“My mom also says, ‘When it’s dark enough, you can see the stars.’”
“Oh yeah? Well, my mom says, ‘If the world didn’t suck, we’d fall off.’”
Nate laughed. He wasn’t sure if Cody had intended it as a joke or not, but either way, Nate couldn’t help it. Cody looked over at him in surprise.
“Well,” Nate said, still laughing a bit, “at least I know where you get your cheery disposition.”
Cody blinked at him once as if trying to decide how to take that comment, but then he gave Nate a grudging smile. “And I guess I know where you get yours.”
“Yeah.” Now it was Nate’s turn to duck his head in hopes of hiding his expression. It was true his mother had always been happy and upbeat. Right up until May, when she’d walked into Nate’s bedroom and casually told him she was leaving his dad.
“Your mom sounds like some kind of brainiac or something.”
“She’s an English teacher.”
“Will she be teaching at the high school?”
“No.” Nate couldn’t look at him. He twisted the class ring on his finger, watching the way the sun glinted off the light-blue stone. “She didn’t move here with us. She’s still back in Austin.”
Cody didn’t respond right away, and when Nate finally glanced up, he found Cody looking at him with more compassion than he’d seen from him before. “That sucks.”
“You have no idea.” As soon as Nate said the words, he realized maybe he shouldn’t have. He didn’t know anything about Cody’s family situation. It was possible Cody knew exactly how Nate felt. He wondered if he should apologize, but Cody didn’t seem bothered.
“When I was a kid, it seemed like I was the only one whose parents were split.” Cody looked toward the distant motion of the highway again, as if it held some kind of answer. “People were always asking me why my last name was different from my mom’s. Used to piss me off. But the older I get, the more it seems like the norm, you know? I don’t know if there really are more divorces now, or if it’s just because I’m more aware of it.”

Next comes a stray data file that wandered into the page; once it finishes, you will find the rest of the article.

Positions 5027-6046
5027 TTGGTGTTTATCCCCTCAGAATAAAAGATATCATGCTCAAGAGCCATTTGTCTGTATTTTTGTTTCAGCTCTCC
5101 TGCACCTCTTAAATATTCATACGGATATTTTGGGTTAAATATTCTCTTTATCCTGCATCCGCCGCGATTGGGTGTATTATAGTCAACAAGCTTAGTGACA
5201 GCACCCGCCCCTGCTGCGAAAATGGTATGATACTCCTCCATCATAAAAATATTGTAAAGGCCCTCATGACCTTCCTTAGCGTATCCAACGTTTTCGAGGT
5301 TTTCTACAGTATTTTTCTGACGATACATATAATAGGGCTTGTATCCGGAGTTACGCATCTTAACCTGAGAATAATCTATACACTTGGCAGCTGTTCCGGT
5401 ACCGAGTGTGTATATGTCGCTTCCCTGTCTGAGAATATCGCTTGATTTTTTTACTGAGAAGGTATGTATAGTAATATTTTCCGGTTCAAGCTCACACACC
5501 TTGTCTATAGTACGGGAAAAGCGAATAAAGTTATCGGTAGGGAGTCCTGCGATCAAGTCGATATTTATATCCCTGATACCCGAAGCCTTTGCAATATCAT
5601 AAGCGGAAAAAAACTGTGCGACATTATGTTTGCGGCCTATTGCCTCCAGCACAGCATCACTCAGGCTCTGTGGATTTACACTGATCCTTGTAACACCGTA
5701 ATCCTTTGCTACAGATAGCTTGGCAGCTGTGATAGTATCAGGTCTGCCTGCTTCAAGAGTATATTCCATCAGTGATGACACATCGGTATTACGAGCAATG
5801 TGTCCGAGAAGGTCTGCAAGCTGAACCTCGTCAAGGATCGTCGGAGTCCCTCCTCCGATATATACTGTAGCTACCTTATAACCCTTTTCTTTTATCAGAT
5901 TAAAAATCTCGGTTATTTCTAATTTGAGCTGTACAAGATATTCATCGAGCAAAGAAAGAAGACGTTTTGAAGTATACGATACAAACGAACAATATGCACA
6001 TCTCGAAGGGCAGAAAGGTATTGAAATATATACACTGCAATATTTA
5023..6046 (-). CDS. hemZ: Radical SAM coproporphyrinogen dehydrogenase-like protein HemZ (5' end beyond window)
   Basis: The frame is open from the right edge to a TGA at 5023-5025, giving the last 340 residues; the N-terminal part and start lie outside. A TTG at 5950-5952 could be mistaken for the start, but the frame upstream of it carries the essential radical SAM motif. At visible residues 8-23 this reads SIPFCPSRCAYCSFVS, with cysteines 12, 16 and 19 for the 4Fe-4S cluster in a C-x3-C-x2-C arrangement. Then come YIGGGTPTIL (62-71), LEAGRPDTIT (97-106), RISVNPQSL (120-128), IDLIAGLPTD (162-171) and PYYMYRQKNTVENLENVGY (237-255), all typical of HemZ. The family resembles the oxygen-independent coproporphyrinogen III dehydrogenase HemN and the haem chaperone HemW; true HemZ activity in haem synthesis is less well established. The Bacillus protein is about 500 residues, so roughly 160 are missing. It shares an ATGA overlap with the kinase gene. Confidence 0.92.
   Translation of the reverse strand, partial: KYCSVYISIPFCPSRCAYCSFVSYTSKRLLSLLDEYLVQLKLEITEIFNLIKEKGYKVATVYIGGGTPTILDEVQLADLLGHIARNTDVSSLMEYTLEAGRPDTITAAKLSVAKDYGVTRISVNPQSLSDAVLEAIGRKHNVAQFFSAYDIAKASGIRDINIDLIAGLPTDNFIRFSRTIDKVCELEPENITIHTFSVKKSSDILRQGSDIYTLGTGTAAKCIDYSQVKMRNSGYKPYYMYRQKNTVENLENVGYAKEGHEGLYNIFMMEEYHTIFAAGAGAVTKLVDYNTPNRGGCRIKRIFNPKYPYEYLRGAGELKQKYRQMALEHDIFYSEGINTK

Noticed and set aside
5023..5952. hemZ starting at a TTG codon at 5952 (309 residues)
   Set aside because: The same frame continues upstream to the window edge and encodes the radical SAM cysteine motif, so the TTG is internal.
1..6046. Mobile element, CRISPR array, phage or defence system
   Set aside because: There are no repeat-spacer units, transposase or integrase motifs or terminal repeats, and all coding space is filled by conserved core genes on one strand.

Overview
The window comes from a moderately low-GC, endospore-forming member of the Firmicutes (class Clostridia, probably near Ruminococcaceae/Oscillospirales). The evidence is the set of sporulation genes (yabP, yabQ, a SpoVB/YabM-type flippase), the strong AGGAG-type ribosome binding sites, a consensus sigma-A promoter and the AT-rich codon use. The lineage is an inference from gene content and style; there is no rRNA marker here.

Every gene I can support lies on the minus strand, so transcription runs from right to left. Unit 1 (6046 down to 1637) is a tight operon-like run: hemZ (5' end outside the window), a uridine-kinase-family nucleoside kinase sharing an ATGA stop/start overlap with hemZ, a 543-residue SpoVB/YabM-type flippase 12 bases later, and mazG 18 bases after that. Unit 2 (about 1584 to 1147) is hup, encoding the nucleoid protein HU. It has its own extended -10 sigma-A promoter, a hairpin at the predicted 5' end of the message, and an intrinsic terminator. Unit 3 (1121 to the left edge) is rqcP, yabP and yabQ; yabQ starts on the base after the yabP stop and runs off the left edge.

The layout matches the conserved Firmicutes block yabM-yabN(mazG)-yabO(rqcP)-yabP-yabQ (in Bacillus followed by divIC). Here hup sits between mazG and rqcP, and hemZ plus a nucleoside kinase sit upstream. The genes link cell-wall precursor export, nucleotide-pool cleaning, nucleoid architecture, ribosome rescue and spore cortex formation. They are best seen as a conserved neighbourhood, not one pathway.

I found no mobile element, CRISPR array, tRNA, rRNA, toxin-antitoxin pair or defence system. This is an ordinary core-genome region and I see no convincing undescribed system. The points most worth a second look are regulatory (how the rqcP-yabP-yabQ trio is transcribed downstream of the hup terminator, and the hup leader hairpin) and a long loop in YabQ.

Nate had always known about divorce, but he’d always assumed it only happened to kids with fucked-up family lives. Somehow, he’d thought the “broken home” came first, and the divorce second. He hadn’t quite realized the divorce was often what made it “broken.”
“I guess I thought it couldn’t happen to me,” he said.
He hated it. Hated his life and his parents and the fact that he was now one of
kids. He hated coming home to a house where his mother’s music wasn’t playing. He hated having to do his own laundry and the fact that there was never a pot of soup on the stove or a batch of cookies in the oven, and the fact that he never, ever woke up to pancakes and bacon for breakfast. He hated knowing he’d taken those things for granted for so many years. And more than anything, he fucking hated Wyoming.
“Hey,” Cody said, and when Nate looked over at him, Cody smiled. “When it’s dark enough, you can see the stars.”
Nate tried to smile back, but failed. “I only see the dark.”
“Me too.” Cody nudged Nate’s knee with his own, and this time, Nate did manage to smile a little. “Guess it gives us a reason to keep looking up.”
They spent a stupid percentage of the next couple of weeks sitting in the middle of a goddamn field, smoking until their throats burned.
“Seriously,” Nate said sometime during their second week together. “What the hell do people do around here?”